Always ensure you don’t let your emotions get the better in such situations – that’s what is meant by communicating with a “cold mind.”

If you need to, take some time before communicating with someone you disagree with or don’t get along professionally. Cool off, compose yourself, and collect your thoughts.

Female employee smiling beside a whiteboard
Communicating with a “cold mind” doesn’t mean that you need to be a cold person. It just means cooling off so you can think rationally without being subverted by strong emotions you might be feeling in the moment.

No matter where you work, you will at some point find yourself at odds with a team member. To have a successful career, you must learn to communicate with them effectively despite your differences. The best way to do this is to let your mind cool down so that you can maintain a professional tone in your dealings with that person.

Think about it: if they receive a snide or angry-sounding message from you, they’re going to focus on the tone and not the point you were trying to get across.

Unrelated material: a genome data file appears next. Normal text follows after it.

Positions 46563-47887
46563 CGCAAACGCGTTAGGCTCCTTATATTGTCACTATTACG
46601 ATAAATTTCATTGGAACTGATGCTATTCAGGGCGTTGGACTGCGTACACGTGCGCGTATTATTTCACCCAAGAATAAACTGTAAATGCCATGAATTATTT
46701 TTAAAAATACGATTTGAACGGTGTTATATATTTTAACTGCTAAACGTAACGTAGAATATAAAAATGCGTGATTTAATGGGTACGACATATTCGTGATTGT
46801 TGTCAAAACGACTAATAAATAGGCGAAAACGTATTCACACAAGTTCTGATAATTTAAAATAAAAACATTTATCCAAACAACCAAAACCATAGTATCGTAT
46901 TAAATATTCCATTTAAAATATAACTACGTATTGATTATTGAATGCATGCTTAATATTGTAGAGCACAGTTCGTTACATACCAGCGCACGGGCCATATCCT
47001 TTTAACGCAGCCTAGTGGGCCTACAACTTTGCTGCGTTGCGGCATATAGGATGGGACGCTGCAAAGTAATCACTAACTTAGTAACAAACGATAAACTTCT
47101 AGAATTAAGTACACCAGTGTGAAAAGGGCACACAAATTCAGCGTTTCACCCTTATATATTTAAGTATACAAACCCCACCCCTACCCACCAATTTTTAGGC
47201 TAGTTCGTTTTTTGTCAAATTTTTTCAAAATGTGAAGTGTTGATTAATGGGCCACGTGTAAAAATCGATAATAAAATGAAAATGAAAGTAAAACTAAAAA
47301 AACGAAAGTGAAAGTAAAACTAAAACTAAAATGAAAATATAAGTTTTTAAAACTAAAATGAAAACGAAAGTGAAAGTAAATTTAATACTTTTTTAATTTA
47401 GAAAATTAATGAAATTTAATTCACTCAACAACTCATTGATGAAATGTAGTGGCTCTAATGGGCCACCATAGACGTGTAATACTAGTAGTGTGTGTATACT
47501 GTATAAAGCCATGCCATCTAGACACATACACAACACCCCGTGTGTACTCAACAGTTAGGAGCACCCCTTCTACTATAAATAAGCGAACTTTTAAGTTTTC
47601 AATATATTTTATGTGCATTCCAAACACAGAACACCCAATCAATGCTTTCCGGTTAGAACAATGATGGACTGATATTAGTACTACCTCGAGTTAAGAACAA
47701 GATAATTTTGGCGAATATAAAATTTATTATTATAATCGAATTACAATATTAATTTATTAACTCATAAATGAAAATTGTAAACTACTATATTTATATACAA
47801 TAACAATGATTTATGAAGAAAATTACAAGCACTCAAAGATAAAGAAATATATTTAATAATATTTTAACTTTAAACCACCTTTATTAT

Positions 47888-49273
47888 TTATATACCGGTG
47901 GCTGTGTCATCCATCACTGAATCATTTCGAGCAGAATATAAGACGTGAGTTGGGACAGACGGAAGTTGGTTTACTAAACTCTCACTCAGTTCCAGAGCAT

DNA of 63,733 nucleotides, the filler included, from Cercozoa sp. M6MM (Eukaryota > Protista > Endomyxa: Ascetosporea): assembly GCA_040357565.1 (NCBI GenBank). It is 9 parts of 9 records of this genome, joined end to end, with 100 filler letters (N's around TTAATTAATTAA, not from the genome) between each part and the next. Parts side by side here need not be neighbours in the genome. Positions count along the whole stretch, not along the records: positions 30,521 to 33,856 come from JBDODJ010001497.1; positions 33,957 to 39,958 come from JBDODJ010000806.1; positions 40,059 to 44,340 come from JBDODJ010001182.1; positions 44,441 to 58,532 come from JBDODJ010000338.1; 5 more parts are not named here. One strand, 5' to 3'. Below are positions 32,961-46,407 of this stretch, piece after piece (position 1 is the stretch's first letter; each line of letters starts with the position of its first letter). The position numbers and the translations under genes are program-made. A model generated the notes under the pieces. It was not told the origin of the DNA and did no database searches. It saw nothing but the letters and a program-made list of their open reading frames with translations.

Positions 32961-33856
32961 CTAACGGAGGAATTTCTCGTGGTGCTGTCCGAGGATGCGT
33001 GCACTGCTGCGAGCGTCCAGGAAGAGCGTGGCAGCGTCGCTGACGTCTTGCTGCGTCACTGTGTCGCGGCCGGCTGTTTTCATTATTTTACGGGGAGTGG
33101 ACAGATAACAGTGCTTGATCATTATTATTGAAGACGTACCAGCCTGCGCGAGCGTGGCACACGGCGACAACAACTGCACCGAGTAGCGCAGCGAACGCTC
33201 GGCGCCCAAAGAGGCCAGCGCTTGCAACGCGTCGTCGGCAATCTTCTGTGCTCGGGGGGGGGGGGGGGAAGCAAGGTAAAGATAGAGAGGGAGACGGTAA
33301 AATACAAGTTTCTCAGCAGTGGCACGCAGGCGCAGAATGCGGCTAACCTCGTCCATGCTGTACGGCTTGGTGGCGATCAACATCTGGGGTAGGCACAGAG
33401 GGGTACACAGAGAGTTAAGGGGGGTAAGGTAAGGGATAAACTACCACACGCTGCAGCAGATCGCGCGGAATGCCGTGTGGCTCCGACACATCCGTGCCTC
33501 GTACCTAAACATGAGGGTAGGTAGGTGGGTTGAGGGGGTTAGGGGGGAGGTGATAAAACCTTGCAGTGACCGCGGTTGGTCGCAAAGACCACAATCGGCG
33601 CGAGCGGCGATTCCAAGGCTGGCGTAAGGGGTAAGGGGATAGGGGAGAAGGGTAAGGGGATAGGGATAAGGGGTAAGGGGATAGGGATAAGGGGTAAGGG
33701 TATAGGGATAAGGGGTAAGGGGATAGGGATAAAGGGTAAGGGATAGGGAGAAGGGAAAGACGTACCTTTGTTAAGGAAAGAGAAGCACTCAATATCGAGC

To practice this communication soft skill, always be careful with your choice of words in written and verbal communication. For more tips, see TimeForge’s article on communication between employees and managers.

6. Show confidence

Unfortunately, there is a fine line between confidence and arrogance, which not everyone can observe. So the best solution here is always to listen and get the opinion of your team members and managers before you speak your mind.

When you do express your opinion, show confidence. Follow through, and avoid coming across as wishy-washy or uncertain. After all, if you’re not confident in your choices, how can you expect others to be? Remember that confident people are more effective in communication and more successful in their careers.

Frank Hamilton is a blogger and translator from Manchester. He is a professional writing expert in such topics as HR, digital marketing, and self-education. He also loves traveling and speaks Spanish, French, German, and English. Meet him on Facebook and Twitter.

Frank Hamilton